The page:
Black Americans 2.6 Times More Likely to Die From COVID-19

A public health debacle that can only be cured by addressing racism

By Hop Hopkins

May 25, 2020


Photo by AP Photo/Brynn Anderson

When I saw the Washington Post headline “The coronavirus is infecting and killing black Americans at an alarmingly high rate,” I had to take a few hours off from work just to catch my breath.

It’s not like I was surprised. Black folks saw this outcome a mile away—we live every day with the knowledge that our lives are devalued. But it’s still hard to see the death toll roll in. We have an old saying: When white folks catch a cold, Black folks get pneumonia. No, I’m not surprised that Black folks are dying at elevated rates. But I’m still angry.

There’s nothing special about this particular disease that makes it hit Black communities the hardest. This pandemic isn’t a conspiracy against Black communities. It’s so much bigger than that. Our entire society is a conspiracy against Black communities. 

The hugely elevated mortality rate for Black people from COVID-19—2.6 times that of white people—is the inevitable outcome of generations of public policies that devalue Black bodies and lives. Polluting facilities that drive up rates of asthma and heart disease are consistently located in Black communities, and the pollution from these facilities directly causes more people to die from COVID-19. In addition, we have known for decades that Black people are more likely to die young and suffer from debilitating health conditions because of our society's disinvestment in Black health. 

And today, Black workers are more likely to be considered “essential.” Practically, this means that we are risking our lives in jobs to protect all communities, even though we face an elevated likelihood of death. US society deems us expendable.

Just about every large-scale public health crisis in the United States impacts Black folks first and worst—just look at Black maternal mortality rates for one example—with Indigenous communities and other people of color also suffering at disproportionate rates. And aside from COVID-19, there’s no bigger public health crisis ahead of us than the climate chaos already impacting vulnerable communities around the world. 

The racism of our society is at the core of these crises, and in order to have any hope of a just transition to a clean energy economy, that racism must be undone. The scholar john a. powell, a professor of law and African American studies at the University of California, Berkeley, has introduced a concept called targeted universalism, which says that if you’re trying to undo social disparities, you have to target solutions and resources at impacted communities. It’s common sense: To undo the racial wage gap, you can’t just raise the minimum wage—you have to find a way to raise wages for people of color specifically.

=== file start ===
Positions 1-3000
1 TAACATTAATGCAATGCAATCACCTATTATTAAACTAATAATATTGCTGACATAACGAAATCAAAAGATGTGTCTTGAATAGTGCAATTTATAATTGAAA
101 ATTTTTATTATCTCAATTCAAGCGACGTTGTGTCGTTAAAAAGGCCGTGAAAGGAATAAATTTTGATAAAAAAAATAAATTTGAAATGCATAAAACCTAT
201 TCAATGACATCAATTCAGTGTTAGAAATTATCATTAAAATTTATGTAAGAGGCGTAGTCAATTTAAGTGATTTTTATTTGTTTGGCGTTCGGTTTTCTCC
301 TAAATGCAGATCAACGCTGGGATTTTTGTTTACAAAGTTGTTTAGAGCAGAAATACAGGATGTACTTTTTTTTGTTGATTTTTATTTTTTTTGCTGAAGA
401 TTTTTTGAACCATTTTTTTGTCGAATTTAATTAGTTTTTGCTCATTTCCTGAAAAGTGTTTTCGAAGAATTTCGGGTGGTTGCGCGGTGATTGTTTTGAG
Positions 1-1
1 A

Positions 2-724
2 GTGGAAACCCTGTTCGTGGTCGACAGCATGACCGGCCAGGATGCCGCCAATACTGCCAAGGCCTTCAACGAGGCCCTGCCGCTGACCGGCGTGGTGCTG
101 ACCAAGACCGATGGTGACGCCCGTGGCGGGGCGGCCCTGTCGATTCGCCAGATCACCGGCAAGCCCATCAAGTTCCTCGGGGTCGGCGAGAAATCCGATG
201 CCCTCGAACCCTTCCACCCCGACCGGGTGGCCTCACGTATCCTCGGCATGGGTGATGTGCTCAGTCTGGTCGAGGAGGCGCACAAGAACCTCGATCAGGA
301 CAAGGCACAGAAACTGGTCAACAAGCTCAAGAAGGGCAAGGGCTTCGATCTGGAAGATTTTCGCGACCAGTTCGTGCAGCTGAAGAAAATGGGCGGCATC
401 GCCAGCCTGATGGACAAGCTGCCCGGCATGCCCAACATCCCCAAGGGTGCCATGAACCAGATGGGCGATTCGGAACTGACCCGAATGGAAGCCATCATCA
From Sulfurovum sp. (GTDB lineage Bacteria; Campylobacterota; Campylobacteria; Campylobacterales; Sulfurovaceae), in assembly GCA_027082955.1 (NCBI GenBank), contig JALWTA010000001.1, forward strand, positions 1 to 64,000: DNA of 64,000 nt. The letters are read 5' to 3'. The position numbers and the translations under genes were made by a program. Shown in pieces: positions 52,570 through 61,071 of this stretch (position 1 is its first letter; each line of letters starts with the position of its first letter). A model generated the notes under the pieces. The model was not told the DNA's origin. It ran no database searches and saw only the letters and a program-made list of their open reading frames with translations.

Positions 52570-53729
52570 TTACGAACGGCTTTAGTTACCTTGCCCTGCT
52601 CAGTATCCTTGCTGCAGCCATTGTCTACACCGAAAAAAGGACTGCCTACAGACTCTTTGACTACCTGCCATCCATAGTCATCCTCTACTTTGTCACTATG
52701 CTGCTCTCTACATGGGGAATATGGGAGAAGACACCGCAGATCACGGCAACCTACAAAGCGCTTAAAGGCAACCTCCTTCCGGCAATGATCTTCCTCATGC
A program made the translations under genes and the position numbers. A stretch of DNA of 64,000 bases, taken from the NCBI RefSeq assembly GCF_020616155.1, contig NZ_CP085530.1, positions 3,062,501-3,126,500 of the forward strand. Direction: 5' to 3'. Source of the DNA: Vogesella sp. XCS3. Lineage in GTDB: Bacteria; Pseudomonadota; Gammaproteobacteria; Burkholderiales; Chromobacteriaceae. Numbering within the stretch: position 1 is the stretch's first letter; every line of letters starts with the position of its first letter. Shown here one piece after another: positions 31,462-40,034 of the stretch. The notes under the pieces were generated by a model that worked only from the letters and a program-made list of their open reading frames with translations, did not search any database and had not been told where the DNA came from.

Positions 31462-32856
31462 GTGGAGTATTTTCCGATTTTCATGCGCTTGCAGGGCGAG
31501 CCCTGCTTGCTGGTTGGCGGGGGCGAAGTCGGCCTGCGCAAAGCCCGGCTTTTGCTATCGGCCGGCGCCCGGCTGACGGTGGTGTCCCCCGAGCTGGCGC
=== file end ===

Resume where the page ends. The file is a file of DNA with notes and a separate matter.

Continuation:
We need targeted universalism in the transition away from extraction and fossil fuels. We need a just transition led by Black communities, for Black communities. What we need, most of all, is reparations.

And I don’t just mean reparations for slavery, though that would be a good place to start. The United States government rightly paid reparations to Japanese American families who were unjustly and illegally detained during World War II, but not for the genocide of Native peoples or the theft of their lands. Communities that have been treated as sacrifice zones by big polluters have been calling for reparations for the harm done to them since at least 1991. So much of the wealth in the United States was built on a foundation of theft and enslavement; by returning some of that wealth to the people it was stolen from, we can begin to undo the intergenerational harm done to Black and Indigenous communities.

Undoing this harm is a society-wide project, not something to defer only to people of color. If we as a movement fail to recognize the ways that our existing systems devalue and put Black lives at risk, we won’t be able to build new systems founded on justice. 

Together we can build a better society through efforts like a Green New Deal, but if we’re not intentional, we’ll build a better society for everyone except Black folks. As my comrades at Movement Generation like to say, “A transition is inevitable—justice is not.” A world powered by clean energy can be “sustainable” but still leave Black folks behind.

All of us must learn from this tragedy. I refuse to allow the deaths of at least 20,000 Black people from COVID-19 to go unacknowledged or unaddressed. That means systematically tracking racial outcomes in COVID-19 mortality. Right now we don’t even know the true scale of the problem. 

It also means advocating for relief bills that specifically target Black communities and other vulnerable communities of color—in particular, Indigenous folks lacking access to water and health care. 

After Hurricanes Katrina and Rita, Black communities in New Orleans and the rest of the Gulf Coast never truly recovered from the violence done to them by an anti-Black government. Ten years after Katrina, 60 percent of Black people impacted by the storm reported that their community had not recovered, while 80 percent of white people said the opposite. 

This time around, we must fight for a just recovery. By including targeted investments in Black communities in COVID-19 response, we can begin paving the road to a true just transition through this crisis and the climate crisis as well. 

The Movement for Black Lives has put forth a platform of demands for a COVID-19 response that prioritizes Black communities and other communities of color. People of power and privilege should follow the lead of the communities in the front lines of this crisis. Our collective response to COVID-19 must be a down payment on long-term solutions to the institutional racism that compromised Black health in the first place.